Since the election of Donald Trump and the subsequent descent of our country into increasingly unmanageable political and constitutional chaos, Americans have become acquainted with a previously obscure article in the 25th Amendment to the Constitution that allows a president's own Cabinet to begin the process of removing him from office. Such a backdoor to removing an incapacitated or malevolent president from office never existed before 1967 — the Constitution's architects made it extraordinarily difficult to remove the chief executive through impeachment.

Trump has proven in myriad ways — most recently his inability to unequivocally condemn neo-Nazis for their role in deadly violence — that he is unfit for the presidency and incapable of carrying out his constitutional obligations to all citizens. Not only has he committed a litany of arguably impeachable offenses in his first seven months in office, his erratic, aggressive tweets, rambling public appearances and statements, lack of basic focus, and competence and inability to run a functioning executive branch, all call into question his baseline mental capacity. The president has not aides but babysitters and regents who constantly leak to the press that the president is an unhinged, undisciplined, tyrannical mess harboring racial and personal resentments against everyone from African-Americans to Mika Brzezinski.

Elected Republicans, to their eternal shame, first reluctantly capitulated to this monster and then, once he was in office, served as his gleeful office assistants as he took a cudgel to America's social and political norms. With his Gallup approval hitting an astonishing low of 34 percent this week and sure to plunge more after his disgusting neo-Nazi fiasco, and with a rising percentage of Americans favoring the president's immediate impeachment, it is long past time to start gaming out scenarios where Trump is removed. We cannot take three-and-a-half more years of this nonstop hell without experiencing a collective nervous breakdown. But congressional Republicans have given no indication that they are even considering impeachment. Could the 25th Amendment really save us?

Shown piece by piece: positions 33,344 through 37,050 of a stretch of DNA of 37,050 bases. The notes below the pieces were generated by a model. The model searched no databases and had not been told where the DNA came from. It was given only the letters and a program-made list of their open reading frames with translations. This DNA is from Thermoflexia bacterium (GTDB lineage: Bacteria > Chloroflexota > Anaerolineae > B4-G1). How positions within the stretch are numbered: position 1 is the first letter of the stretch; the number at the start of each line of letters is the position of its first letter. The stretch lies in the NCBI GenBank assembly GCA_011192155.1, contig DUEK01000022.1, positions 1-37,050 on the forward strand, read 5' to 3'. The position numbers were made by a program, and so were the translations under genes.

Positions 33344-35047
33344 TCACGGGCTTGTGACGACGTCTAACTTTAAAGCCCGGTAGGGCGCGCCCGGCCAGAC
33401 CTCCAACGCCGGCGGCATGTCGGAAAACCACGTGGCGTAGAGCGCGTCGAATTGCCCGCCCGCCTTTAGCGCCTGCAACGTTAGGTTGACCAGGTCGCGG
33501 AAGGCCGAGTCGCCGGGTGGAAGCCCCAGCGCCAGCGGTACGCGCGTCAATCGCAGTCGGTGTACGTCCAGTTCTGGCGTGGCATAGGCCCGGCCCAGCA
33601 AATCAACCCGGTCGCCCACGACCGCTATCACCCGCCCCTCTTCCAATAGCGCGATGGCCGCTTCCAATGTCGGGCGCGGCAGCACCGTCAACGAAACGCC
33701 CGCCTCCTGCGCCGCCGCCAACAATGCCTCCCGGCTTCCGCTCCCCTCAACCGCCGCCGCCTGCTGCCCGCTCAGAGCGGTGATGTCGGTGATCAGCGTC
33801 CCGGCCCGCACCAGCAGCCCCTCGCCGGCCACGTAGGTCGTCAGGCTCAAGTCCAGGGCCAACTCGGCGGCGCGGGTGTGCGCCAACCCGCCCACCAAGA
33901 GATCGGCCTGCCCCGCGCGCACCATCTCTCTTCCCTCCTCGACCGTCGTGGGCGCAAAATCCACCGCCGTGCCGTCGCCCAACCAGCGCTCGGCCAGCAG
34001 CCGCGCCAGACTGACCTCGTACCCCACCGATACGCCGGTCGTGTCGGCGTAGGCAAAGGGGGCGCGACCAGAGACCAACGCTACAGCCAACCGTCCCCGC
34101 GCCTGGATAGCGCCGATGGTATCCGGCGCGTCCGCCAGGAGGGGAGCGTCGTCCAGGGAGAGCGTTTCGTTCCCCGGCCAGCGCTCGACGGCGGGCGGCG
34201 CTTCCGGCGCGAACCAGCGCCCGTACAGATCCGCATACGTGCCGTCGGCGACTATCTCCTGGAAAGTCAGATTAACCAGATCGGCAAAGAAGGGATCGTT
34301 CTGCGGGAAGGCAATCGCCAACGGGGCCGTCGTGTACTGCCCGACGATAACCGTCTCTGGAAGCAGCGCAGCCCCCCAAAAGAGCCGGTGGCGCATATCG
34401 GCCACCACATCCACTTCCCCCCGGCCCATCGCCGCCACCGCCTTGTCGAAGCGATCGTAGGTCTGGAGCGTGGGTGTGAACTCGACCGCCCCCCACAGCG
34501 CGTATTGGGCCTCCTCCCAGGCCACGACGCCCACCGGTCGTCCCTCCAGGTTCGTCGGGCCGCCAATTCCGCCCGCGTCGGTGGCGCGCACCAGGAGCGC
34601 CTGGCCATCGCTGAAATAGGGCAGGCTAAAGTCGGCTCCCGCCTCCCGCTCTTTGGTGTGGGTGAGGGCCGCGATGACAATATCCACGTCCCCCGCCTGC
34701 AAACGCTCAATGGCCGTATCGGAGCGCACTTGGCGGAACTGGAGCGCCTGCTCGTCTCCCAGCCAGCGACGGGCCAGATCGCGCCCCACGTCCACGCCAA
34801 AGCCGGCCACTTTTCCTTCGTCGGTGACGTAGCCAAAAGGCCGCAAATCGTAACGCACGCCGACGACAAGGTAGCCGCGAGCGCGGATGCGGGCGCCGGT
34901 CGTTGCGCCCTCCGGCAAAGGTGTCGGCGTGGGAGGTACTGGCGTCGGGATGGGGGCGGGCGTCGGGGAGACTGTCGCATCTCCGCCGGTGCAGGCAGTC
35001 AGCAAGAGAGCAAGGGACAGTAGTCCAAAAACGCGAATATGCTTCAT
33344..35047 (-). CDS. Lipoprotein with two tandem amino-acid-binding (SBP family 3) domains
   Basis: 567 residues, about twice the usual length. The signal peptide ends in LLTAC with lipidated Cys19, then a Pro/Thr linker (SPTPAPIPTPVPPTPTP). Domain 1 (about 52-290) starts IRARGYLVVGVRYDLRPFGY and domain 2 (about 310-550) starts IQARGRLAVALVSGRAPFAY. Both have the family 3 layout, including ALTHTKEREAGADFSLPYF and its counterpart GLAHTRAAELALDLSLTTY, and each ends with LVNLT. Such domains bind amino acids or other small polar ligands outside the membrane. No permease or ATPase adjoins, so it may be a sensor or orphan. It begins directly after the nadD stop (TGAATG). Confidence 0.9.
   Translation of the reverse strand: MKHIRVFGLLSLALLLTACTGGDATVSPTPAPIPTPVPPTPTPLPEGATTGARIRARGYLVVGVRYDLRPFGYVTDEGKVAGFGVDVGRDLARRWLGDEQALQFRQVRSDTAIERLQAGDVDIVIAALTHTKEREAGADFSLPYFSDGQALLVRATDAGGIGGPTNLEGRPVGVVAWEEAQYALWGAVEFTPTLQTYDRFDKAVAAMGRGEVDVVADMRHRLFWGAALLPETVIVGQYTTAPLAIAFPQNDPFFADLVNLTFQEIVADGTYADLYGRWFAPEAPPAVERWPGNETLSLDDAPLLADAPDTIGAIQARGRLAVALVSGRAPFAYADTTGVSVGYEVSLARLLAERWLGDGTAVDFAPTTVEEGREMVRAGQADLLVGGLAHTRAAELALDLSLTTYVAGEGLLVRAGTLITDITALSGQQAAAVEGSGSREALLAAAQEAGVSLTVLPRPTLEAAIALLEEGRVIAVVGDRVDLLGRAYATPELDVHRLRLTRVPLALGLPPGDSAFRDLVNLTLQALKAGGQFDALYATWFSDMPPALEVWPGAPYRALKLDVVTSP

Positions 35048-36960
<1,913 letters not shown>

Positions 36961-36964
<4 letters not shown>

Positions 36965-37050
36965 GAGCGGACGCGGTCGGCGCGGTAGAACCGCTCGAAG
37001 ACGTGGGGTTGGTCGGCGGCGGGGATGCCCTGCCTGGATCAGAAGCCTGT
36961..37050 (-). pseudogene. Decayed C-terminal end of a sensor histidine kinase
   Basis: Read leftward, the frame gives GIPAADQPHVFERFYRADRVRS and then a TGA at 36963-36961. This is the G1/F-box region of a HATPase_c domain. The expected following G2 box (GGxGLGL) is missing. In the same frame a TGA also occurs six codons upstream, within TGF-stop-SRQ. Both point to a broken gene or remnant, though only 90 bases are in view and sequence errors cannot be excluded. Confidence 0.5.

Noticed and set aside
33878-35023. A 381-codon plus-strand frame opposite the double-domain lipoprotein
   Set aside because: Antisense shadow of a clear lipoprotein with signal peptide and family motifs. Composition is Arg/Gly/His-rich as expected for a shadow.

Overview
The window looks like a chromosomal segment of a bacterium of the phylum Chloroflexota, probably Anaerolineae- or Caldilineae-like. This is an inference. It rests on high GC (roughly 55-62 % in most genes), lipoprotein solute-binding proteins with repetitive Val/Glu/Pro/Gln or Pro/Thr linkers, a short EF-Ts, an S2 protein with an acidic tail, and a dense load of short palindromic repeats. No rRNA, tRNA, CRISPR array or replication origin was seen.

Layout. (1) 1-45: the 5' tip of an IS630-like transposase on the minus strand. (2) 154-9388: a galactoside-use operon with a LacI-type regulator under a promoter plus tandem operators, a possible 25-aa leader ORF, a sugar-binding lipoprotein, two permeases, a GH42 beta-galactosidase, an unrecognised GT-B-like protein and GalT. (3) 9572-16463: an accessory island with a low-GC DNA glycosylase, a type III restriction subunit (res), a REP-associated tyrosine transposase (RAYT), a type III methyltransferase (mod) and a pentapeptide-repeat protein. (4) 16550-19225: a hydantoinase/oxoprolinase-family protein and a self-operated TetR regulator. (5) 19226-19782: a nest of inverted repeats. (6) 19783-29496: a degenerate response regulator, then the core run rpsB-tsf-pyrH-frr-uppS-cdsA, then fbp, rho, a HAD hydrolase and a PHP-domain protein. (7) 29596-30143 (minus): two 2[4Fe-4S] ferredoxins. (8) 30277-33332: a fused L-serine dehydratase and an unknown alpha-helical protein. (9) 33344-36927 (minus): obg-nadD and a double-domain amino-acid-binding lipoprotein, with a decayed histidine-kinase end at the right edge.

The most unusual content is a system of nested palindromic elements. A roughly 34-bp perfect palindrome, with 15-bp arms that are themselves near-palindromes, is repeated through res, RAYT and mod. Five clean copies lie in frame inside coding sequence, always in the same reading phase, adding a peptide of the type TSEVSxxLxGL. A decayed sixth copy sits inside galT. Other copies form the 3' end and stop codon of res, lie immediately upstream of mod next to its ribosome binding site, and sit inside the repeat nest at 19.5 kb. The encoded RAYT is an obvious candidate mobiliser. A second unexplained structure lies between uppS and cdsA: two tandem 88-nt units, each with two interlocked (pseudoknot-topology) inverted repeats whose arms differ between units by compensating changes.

Maybe.

The architects of the 25th Amendment sought to do several things. First, they wanted to remove the ambiguity about the Constitution's procedures should the president die or resign from office. When William Henry Harrison died just weeks into his first term in 1841, his vice president, John Tyler, claimed for himself the full powers of the office. Others thought that he was merely the "acting president" who should not get to serve a full term. Tyler obviously won that fight and set an important normative precedent. But while the mid-term transfer of power from multiple post-Tyler presidents to their respective vice presidents went smoothly, the legal order's lack of clarity left open the possibility of a serious crisis. The 25th Amendment made it clear that the vice president becomes the president, not the "acting president," and then gives that person the right to nominate a new VP, subject to majority approval from Congress.